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Mini manifesto for maintaining mental health in the world of social media




Today is World Mental Health Day. As an individual and as a business owner, I have a lot of time for anything that promotes wellbeing and the awareness of mental health, and this morning I felt as though I would like to contribute to the worldwide online conversation prompted by WMHD. Having a look through my social media posts to see how the conversation was going, I was both lifted by seeing so many heartfelt, supportive and informative posts, and aware of a growing sense of pressure to need to DO something to join in this conversation in a way that reflected well on my business. Ooh, this was an uncomfortable shift away from what I'd started off feeling, and it did not sit well with me, especially in the context of what Mental Health Day is all about. I shut down my computer and began to wonder what was going on and what I was going to do about it.


A bit later on and having had a chance to reflect, I had another look at my feeds to double check something I thought might have been happening. Yes indeed, the posts I was interested in were interspersed with adverts letting me know how I should do this or that to 'reach more people' or how I could sign up to a course to get 'more followers'. Though I mostly ignore these kind of posts, I register them on some level or other, and they can sometimes ignite a sense of urgency about needing to DO things specifically to get more people to follow me. This type of urgency can (and often does) fuel my anxiety levels (anxiety is my weak spot, the bit of my mental health I need to keep an eye on and nurture so that it remains informative rather than overwhelming) and tries to take me to a mindset that is basically inauthentic, and not somewhere I would want to be communicating from.


So, I'd identified something that was going on. The next step was to figure out how to respond to it. The first bit was to remind myself that I do not believe in what my anxiety was trying to get me to believe; it does not fit with my worldview and the way I like to lead my life or run my business. Rather than dwell on why it can sometimes be so easy to be sidetracked into anxious thinking, I decided that I was going to make a conscious statement on how I intended to react to and behave on social media. Even having that thought felt good, and immediately released the tendrils of anxiety that were still hovering. I've since spent a very enjoyable time thinking through the components of this mini-manifesto, putting what I have always believed in a generic sense into a coherent and context-specific form, which has been fun and unexpectedly liberating. And here it is... I'd like to hope that it's of some help to others, perhaps by sparking off ideas for your own mini-manifesto in whatever area of life it would be helpful!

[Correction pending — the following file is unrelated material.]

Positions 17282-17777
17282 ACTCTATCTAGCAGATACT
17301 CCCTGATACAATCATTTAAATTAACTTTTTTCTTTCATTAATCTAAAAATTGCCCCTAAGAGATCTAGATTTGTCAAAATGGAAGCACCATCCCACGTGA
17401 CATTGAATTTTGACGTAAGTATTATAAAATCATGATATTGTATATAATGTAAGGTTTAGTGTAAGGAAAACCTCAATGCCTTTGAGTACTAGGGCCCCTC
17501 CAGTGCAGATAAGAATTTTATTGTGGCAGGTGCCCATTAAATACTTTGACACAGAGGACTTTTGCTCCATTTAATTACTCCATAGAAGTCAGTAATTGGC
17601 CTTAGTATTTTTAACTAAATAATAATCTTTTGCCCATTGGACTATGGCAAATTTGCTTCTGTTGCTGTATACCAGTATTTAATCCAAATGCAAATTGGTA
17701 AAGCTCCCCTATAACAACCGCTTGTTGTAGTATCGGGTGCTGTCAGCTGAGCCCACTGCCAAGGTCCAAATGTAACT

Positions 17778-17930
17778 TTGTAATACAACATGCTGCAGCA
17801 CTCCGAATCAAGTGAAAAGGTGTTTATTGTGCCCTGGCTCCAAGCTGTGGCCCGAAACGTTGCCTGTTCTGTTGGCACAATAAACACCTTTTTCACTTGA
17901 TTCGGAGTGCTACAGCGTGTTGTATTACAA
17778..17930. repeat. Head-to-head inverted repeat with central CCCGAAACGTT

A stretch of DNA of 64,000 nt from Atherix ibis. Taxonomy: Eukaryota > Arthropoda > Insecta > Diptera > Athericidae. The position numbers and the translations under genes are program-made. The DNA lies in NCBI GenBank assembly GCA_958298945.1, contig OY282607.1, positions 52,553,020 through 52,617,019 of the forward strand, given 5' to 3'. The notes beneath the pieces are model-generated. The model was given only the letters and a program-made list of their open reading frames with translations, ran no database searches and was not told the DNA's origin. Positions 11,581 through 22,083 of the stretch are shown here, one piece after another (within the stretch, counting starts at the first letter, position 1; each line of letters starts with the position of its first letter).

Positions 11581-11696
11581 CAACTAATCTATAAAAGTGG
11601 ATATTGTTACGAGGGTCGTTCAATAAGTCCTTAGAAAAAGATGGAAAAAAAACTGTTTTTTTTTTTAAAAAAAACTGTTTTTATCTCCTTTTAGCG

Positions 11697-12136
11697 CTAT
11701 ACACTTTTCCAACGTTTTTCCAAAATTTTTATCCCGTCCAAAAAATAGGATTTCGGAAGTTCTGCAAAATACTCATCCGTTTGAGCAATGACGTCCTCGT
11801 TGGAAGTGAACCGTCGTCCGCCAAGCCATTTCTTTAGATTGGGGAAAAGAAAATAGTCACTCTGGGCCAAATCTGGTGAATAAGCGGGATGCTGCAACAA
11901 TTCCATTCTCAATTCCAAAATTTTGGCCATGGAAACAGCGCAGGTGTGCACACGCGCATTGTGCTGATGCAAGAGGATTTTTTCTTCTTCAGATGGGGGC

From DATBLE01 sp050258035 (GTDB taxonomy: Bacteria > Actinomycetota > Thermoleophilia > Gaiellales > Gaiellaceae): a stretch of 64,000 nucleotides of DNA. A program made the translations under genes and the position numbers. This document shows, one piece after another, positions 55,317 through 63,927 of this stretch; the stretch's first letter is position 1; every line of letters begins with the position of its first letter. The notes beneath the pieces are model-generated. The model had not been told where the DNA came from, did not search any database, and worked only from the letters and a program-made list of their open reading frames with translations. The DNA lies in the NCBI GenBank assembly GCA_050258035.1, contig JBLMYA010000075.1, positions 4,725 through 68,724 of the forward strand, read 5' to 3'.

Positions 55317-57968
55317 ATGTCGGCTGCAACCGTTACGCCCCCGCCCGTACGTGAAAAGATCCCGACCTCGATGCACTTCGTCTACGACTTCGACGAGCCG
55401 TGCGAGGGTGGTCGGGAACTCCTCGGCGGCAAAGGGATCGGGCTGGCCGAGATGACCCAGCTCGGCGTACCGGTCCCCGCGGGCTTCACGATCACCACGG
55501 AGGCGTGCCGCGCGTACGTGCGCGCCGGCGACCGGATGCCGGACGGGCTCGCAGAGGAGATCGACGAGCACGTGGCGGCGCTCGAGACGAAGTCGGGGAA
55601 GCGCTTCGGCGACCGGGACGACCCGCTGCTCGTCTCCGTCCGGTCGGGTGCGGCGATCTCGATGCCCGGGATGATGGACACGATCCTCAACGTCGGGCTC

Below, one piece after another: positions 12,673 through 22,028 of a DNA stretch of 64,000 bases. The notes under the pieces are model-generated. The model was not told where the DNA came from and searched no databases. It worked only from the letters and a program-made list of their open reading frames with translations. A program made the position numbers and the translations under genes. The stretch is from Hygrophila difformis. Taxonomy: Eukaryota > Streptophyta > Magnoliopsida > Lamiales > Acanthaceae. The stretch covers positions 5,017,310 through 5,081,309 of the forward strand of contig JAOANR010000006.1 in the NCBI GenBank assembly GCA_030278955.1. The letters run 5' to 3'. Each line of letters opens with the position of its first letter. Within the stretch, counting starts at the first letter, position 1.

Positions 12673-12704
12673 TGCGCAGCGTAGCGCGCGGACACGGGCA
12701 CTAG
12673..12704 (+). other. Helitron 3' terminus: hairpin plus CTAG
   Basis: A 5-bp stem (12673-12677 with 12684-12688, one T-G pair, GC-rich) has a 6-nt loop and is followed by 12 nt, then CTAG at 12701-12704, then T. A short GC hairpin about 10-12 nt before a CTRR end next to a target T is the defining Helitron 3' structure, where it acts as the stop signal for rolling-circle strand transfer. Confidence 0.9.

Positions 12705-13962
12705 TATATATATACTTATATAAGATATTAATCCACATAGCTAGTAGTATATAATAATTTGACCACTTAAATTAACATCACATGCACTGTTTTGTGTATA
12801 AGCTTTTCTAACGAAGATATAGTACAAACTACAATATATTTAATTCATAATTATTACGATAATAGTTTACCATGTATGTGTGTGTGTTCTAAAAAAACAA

Mini-manifesto : social media

  1. I will post on social media, write a journal entry or a newsletter when I really feel I have something to say. I will feel no pressure to post or write anything when I don't..

  2. I will post or write about things that mean something to me and that I hope will mean something to others. I will feel no pressure to write about anything else, just because I 'ought to' post regularly.

  3. I will comment on someone else's post if I feel moved to. I will be less shy about commenting, and I will feel no pressure to comment if it doesn't feel authentic.

  4. I will 'like' the posts I genuinely like. I will feel no pressure to 'like' a post for any other reason.

  5. I will follow the people and organisations that I like and respect, and will feel no pressure to follow anyone else, just because online social media advice tells me that I should.

  6. I will stop reading advice about what I 'should' be doing with my social media.

  7. I will enjoy being very serious online and having fun at the same time.


This is pretty much what I do anyway, but there is something about having put it into a formal statement of intention that has created a tangible tool to reach for as and when anxious feelings try to take a hold.


This started off as an exercise to put my own generalised beliefs into a very specific context to help me out when I'm feeling a particular kind of anxiety. But when I think about it (and this shouldn't really be a surprise) the writing from other people that resonates with me invariably seems to have a strong sense of authenticity. Perhaps that's my key word for today: authenticity. It fits with how I feel today, and it is also a significant factor to consider when maintaining good mental health in general.


I would love to know your thoughts... would you change or add anything to this mini-manifesto? Will you create your own? Do get in touch if you feel so moved.





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